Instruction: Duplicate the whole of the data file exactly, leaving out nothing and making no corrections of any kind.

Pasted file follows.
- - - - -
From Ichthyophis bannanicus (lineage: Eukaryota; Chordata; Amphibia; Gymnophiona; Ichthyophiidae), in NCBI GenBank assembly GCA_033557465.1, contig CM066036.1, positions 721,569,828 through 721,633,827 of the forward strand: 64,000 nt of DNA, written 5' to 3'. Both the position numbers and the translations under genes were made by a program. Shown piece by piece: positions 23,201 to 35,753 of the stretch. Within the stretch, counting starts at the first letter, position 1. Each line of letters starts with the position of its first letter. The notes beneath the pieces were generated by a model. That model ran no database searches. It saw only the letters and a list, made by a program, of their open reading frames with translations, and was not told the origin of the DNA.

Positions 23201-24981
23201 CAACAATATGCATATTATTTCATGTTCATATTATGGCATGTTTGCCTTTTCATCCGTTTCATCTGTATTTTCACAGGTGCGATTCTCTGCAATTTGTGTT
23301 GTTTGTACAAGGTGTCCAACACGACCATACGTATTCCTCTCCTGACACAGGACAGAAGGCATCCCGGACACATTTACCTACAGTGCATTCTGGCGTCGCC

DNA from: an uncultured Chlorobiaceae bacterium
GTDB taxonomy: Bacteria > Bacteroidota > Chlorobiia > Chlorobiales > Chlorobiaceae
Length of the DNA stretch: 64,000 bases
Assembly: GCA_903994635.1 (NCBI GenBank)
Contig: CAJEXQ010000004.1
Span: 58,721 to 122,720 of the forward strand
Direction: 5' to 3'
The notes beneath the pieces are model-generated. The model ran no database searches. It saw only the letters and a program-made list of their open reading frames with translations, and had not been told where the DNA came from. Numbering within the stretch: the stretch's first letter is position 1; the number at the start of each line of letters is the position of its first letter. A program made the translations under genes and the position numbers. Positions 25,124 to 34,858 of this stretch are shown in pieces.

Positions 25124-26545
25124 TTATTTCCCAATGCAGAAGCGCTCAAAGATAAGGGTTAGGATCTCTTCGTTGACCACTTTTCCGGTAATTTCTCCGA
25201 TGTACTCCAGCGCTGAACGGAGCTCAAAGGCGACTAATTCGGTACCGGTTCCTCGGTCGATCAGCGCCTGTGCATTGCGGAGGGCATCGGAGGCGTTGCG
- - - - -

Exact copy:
From Ichthyophis bannanicus (lineage: Eukaryota; Chordata; Amphibia; Gymnophiona; Ichthyophiidae), in NCBI GenBank assembly GCA_033557465.1, contig CM066036.1, positions 721,569,828 through 721,633,827 of the forward strand: 64,000 nt of DNA, written 5' to 3'. Both the position numbers and the translations under genes were made by a program. Shown piece by piece: positions 23,201 to 35,753 of the stretch. Within the stretch, counting starts at the first letter, position 1. Each line of letters starts with the position of its first letter. The notes beneath the pieces were generated by a model. That model ran no database searches. It saw only the letters and a list, made by a program, of their open reading frames with translations, and was not told the origin of the DNA.

Positions 23201-24981
23201 CAACAATATGCATATTATTTCATGTTCATATTATGGCATGTTTGCCTTTTCATCCGTTTCATCTGTATTTTCACAGGTGCGATTCTCTGCAATTTGTGTT
23301 GTTTGTACAAGGTGTCCAACACGACCATACGTATTCCTCTCCTGACACAGGACAGAAGGCATCCCGGACACATTTACCTACAGTGCATTCTGGCGTCGCC

DNA from: an uncultured Chlorobiaceae bacterium
GTDB taxonomy: Bacteria > Bacteroidota > Chlorobiia > Chlorobiales > Chlorobiaceae
Length of the DNA stretch: 64,000 bases
Assembly: GCA_903994635.1 (NCBI GenBank)
Contig: CAJEXQ010000004.1
Span: 58,721 to 122,720 of the forward strand
Direction: 5' to 3'
The notes beneath the pieces are model-generated. The model ran no database searches. It saw only the letters and a program-made list of their open reading frames with translations, and had not been told where the DNA came from. Numbering within the stretch: the stretch's first letter is position 1; the number at the start of each line of letters is the position of its first letter. A program made the translations under genes and the position numbers. Positions 25,124 to 34,858 of this stretch are shown in pieces.

Positions 25124-26545
25124 TTATTTCCCAATGCAGAAGCGCTCAAAGATAAGGGTTAGGATCTCTTCGTTGACCACTTTTCCGGTAATTTCTCCGA
25201 TGTACTCCAGCGCTGAACGGAGCTCAAAGGCGACTAATTCGGTACCGGTTCCTCGGTCGATCAGCGCCTGTGCATTGCGGAGGGCATCGGAGGCGTTGCG